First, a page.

Much of the U.S. government’s stance can be traced back to a report prepared by the U.S. Department of Defense, which warns of Chinese venture investors accessing “the crown jewels of U.S. innovation.”
Although the U.S. Administration is pushing to protects national security interests by blocking Chinese investments in the field of artificial intelligence, machine learning, drones, and cyber security, for some reason it has left investments in startups untouched.
Venture capital firm, Danhua Capital, has invested in some of Silicon Valley’s most promising startups including in areas such as those mentioned above.
Danhua Capital, based based just outside Stanford University, the epicenter of U.S. technology entrepreneurship, was established and funded by the Chinese government.
The hard line taken by the administration against Chinese acquisitions of U.S. public companies, has largely left investments in startups, even when backed by the Chinese state, untouched so far.
This could however change since the U.S. Congress is finalizing on a legislation that significantly expands the government’s reach to block foreign investment in U.S. companies, including venture capital investments.
The new law aims to empower the government’s Committee on Foreign Investment in the United States (CFIUS) with wide latitude to decide what sorts of deals to examine, eliminating certain ownership thresholds, with a particular focus on so-called “critical” technologies.
“The perception is that a lot of the tech transfer of worry to the U.S. security establishment is happening in the startup world,” said Stephen Heifetz, a former member of CFIUS and now a lawyer representing companies going through CFIUS review.
Although the latest version of the bill exempts “passive” investors which essentially covers many of the limited partners that back venture firms, limited partners that have some control over the business whose managing partner is a “foreign person”, can now be subject to scrutiny.
Chinese entities that have many times taken a passive role in big venture funds will now be in CFIUS’ crosshairs.
This possibility of a regulatory crackdown has sent down shivers in the startup world.
As per a source familiar with the knowledge at hand, Andreessen Horowitz, a venture capitalist firm , has begun counseling startups that if they raise money from a China-backed investor, they put themselves at risk of government scrutiny.
“The window for some startups to raise money from China may be closing,” said Chris Nicholson, co-founder of AI company Skymind, which has raised money from China’s Tencent Holdings Ltd and from a Hong Kong family office.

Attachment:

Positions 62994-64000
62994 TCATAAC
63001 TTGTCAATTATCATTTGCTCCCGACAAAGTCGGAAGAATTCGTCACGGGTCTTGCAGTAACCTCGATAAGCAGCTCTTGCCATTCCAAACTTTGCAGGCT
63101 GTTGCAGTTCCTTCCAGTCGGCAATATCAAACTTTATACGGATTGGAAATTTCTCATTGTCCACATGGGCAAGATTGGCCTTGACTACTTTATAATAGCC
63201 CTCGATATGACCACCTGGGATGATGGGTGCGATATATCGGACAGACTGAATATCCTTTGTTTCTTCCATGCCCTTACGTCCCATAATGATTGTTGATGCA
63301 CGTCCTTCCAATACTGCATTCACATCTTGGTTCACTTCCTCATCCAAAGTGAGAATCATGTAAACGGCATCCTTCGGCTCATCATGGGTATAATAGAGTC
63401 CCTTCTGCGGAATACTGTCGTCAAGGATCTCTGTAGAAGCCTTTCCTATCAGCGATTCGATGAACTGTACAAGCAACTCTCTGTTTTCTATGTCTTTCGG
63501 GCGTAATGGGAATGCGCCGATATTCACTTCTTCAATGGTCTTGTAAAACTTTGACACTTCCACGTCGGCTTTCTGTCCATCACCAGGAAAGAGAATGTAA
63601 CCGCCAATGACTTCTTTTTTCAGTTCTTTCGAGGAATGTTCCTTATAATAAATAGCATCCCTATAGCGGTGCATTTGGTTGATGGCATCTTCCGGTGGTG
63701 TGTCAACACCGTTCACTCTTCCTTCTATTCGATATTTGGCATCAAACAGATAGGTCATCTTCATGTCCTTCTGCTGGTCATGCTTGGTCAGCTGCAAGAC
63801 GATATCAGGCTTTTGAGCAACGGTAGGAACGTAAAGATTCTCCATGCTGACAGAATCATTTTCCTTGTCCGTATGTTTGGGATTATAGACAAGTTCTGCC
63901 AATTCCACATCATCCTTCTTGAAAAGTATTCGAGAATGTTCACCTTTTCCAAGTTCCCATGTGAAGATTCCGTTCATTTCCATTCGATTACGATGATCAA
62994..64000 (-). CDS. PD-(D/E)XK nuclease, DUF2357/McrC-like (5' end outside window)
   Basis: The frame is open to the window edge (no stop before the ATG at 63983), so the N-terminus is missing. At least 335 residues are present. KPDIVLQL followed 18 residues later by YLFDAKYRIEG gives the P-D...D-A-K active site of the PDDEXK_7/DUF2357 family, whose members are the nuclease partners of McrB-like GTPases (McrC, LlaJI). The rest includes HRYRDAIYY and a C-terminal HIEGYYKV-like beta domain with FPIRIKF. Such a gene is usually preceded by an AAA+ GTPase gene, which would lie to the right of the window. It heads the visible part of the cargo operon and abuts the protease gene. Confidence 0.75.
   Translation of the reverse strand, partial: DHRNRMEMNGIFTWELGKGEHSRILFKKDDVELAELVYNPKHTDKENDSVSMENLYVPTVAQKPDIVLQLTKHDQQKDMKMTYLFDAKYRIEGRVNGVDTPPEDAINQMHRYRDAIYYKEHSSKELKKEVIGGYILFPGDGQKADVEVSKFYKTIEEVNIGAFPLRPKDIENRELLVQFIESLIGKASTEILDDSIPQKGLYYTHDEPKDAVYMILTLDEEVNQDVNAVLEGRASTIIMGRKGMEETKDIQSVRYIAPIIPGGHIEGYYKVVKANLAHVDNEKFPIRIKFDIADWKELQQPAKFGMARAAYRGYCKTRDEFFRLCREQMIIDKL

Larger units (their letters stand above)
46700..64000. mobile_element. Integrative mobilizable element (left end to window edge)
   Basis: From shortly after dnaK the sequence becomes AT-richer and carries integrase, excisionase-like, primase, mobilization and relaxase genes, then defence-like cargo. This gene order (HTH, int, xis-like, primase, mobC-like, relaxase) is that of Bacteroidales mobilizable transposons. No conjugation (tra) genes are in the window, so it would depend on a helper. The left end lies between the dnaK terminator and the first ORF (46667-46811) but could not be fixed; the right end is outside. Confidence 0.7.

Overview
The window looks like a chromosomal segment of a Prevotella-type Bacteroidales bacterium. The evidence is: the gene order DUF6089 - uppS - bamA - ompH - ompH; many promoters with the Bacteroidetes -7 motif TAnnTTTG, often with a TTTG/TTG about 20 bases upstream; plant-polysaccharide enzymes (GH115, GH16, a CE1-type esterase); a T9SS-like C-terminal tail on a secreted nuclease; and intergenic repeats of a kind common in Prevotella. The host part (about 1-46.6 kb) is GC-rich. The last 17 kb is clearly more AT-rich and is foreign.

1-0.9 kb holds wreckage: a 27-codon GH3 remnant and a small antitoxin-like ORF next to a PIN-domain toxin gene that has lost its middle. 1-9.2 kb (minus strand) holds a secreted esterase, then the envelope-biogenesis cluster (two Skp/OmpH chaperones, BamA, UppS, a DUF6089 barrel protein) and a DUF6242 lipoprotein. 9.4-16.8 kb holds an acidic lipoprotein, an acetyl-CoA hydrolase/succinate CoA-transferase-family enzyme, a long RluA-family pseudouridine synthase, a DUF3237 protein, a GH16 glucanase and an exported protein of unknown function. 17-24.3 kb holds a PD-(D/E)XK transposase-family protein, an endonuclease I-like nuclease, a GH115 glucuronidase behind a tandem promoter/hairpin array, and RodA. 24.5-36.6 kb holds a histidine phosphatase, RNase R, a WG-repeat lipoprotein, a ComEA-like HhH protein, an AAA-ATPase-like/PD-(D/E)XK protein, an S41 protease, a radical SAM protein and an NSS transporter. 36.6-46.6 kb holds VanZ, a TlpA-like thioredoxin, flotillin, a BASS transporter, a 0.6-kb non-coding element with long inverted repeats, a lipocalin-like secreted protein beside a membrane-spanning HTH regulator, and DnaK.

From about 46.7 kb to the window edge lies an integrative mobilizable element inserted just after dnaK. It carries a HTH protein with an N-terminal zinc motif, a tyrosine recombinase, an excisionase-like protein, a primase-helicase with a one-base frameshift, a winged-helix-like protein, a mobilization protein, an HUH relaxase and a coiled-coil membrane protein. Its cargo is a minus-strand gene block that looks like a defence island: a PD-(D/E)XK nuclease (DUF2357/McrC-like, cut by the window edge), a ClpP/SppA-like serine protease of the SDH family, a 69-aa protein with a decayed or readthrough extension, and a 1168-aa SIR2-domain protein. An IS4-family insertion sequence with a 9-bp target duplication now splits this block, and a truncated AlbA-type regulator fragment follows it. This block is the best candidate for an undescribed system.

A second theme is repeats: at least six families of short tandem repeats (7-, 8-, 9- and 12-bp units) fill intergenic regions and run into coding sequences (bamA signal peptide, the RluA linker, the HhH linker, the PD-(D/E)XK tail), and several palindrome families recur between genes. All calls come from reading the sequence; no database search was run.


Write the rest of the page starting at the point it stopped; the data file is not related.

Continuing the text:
Scrutiny on funds of funds
Previously, the original sources of funds for venture capital firms have not been an issue in Silicon Valley. Since venture firms are not obliged to disclose who their investors are and since entrepreneurs rarely question them on this issue, a few deal makers are wondering how CFIUS could keep tabs on startup investments.
Investments made by Danhua Capital have been in areas deemed as most sensitive, including data management. The firm has also invested in Cohesity, a security company which counts the U.S. Department of Energy and U.S. Air Force among its customers.
Flirtey, a drone startup, which earlier this year in May 2018 was selected by the U.S. Department of Transportation to participate in projects to help the agency integrate drones safely into U.S. air space, is also a firm in which Danhua has invested.
According to Danhua’s founder, Shoucheng Zhang, who is a professor of physics at Stanford University, “Most of our (limited partners) are publicly listed companies in New York or Hong Kong stock exchanges. We will of course fully comply with any legislations and regulations.”
Cohesity declined to comment.
Flirtey’s spokeswoman stated, “We would not knowingly accept money from the Chinese government; we take investment from Delaware-registered, Silicon Valley-based venture capital firms”.
She went on to add, Flirtey would support any new “mandate that investors must disclose if they have any form of backing from government entities, to help ensure there is never a question in the future.”
Although capital controls have to some extent slowed down the flow of Chinese capital flowing into the United States since 2016, venture capitalist firms have been more resilient than other sectors, including the real estate, in part due to the Chinese government’s focus on improving its domestic high-tech industry.